Former President of CBS News Andrew Heyward wrote in the Harvard Business Review last year that “every company is a media company,” summarizing the idea that marketing is shifting to an environment where advertisers need to produce compelling content in order to succeed.
Recent data suggests that this is indeed the case, and that looking at social media services like Twitter and Facebook strictly as lead generation tools might be counter-productive, especially for companies that focus on business-to-business sales.
LeadForce1, an online marketing automation service provider, studied website visitor data for 218 companies with a social media presence from February through April of this year. The results overwhelmingly showed that visitors who arrived at corporate websites via Twitter and Facebook engaged mostly with content – specifically a company’s blog – as opposed to exploring products or submitting a contact us form.
Diving into the numbers, when users arrive from Twitter, they are more than six times more likely to view a blog post than a Contact Us form. When they arrive via Facebook, the ratio isn’t quite as high, but nonetheless, blog posts and a company’s About page make up the bulk of user visits. About 63 percent of all of the visitors from both Twitter and Facebook look at only a single page.
The conclusion, then, from LeadForce1 is that “Facebook and Twitter do not bring in Leads – these can be used as channels to engage with your existing customers, media, other stakeholders, or for nurturing existing prospects, but not as a medium for generating leads.” With the vast majority of businesses still not measuring the ROI of their social media efforts, that might be seen as a discouraging data point.
However, I would argue that such a conclusion is short sighted, since it doesn’t measure the ongoing impact that engaging with customers and producing quality content can have on the long-term growth of your company. It doesn’t take into account a fundamental principle of social media marketing – the one that Heyward summarized so well in his statement about the evolution of advertising.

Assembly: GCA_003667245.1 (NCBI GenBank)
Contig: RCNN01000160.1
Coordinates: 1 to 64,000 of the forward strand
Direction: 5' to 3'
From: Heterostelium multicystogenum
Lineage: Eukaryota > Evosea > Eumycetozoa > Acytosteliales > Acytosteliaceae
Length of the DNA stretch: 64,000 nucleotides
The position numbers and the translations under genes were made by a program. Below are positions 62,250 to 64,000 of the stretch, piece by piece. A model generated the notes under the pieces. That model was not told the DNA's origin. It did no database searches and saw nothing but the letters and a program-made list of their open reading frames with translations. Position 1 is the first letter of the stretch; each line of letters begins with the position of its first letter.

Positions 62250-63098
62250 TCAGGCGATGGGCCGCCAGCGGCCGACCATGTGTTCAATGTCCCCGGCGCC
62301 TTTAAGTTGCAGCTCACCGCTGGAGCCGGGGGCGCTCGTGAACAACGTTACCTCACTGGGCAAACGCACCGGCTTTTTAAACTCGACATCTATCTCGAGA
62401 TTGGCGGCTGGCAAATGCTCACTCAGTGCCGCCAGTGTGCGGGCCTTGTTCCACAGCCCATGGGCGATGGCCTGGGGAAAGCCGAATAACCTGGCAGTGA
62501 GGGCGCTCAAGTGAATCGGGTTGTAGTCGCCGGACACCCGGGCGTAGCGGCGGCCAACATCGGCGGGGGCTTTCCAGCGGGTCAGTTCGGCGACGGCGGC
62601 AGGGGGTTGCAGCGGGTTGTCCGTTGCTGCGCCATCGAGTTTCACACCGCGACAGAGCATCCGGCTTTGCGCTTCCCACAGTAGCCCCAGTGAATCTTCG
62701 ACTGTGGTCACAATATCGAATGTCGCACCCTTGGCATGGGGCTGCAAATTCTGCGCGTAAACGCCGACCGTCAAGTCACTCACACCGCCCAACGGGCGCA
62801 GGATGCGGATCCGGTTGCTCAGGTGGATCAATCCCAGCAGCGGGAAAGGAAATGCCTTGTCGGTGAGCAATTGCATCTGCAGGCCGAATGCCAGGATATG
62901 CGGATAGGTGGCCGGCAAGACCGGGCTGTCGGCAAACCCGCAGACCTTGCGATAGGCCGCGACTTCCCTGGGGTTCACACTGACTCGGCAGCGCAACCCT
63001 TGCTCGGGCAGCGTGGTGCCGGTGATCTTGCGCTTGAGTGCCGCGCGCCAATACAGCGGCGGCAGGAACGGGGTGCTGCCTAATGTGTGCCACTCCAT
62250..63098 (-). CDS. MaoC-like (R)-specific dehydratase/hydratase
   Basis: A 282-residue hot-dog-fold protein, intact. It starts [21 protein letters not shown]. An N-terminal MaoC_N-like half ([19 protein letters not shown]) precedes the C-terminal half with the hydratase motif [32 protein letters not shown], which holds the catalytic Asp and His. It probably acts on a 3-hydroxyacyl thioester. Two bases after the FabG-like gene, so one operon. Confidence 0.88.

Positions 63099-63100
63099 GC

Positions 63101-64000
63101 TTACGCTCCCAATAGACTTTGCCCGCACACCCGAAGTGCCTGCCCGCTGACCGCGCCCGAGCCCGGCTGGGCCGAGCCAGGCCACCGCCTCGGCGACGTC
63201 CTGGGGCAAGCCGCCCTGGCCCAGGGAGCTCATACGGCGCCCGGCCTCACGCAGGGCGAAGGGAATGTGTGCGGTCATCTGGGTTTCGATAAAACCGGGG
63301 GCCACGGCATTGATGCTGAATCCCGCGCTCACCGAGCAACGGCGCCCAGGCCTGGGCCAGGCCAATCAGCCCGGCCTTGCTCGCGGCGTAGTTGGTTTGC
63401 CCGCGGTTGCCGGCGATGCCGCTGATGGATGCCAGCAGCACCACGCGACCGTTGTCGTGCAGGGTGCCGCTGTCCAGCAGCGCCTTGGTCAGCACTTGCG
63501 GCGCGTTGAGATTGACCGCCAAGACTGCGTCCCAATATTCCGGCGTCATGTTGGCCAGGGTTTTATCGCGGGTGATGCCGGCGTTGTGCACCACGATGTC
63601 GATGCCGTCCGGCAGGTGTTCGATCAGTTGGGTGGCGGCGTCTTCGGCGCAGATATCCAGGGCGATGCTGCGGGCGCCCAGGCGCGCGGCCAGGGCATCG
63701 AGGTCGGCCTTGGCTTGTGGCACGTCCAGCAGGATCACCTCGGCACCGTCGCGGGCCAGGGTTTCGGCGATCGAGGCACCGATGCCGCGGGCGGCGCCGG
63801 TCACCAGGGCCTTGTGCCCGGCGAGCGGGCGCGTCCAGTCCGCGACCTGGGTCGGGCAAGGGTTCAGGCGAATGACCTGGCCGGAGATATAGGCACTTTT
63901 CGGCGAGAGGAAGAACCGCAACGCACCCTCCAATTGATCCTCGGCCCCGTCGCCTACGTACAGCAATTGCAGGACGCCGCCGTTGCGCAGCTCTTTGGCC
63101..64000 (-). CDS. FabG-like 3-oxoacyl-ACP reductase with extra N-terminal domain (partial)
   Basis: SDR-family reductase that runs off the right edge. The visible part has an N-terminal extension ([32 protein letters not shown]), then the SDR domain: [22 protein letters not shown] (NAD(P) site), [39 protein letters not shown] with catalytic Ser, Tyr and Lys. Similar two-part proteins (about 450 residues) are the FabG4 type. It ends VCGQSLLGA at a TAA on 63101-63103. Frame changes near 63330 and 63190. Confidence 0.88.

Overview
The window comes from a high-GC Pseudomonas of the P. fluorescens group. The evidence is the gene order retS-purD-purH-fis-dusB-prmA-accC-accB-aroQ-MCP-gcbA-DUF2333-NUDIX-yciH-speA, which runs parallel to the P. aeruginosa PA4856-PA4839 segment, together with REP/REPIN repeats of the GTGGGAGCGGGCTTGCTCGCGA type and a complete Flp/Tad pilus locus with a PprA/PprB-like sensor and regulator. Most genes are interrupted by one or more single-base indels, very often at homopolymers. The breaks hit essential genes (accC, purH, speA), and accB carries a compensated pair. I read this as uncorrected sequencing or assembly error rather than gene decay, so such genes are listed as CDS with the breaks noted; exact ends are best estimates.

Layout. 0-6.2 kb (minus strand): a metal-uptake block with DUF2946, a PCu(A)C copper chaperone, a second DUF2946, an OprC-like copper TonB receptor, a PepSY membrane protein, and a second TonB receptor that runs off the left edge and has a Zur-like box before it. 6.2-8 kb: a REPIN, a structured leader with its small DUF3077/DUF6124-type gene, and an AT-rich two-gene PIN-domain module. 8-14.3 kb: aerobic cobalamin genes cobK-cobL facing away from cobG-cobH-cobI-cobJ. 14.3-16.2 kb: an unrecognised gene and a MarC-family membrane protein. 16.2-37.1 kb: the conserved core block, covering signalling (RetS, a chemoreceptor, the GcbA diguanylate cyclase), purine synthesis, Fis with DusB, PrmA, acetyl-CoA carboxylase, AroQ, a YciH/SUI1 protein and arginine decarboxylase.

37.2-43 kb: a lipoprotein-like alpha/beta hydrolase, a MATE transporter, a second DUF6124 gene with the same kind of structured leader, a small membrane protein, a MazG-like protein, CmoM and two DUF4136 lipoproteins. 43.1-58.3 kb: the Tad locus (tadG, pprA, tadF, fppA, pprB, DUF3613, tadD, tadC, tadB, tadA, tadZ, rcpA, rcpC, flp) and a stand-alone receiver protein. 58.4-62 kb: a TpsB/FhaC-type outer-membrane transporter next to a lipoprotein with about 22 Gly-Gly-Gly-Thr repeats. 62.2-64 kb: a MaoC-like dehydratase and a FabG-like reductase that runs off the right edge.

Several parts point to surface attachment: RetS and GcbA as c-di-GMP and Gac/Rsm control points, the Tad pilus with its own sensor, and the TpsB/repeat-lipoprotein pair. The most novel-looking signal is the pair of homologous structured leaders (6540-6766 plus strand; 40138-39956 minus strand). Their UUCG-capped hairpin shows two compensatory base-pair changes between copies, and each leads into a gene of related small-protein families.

The stats are also a bit of a self-fulfilling prophecy – as marketers become more savvy and use social media for conversation and content as opposed to solely direct sales and lead generation, it would make sense that the majority of referral traffic from social media sites is going to content as opposed to product pages and submission forms.
Thus, the thing to keep in mind is that while linking your audience to a blog post might not translate directly to a sale, it might translate to a blog subscription, a retweet, or a share on Facebook. And that audience – which will grow with every quality piece of content you produce – can be re-engaged down the line with news about your products or special offers that directly drive sales.
While social media shouldn’t be thought of in the same fashion as more traditional forms of marketing where lead generation happens at the point of arrival, it would be a mistake to write it off as simply a communications tool with no direct correlation to new customer opportunities.
Image courtesy of iStockphoto, temniy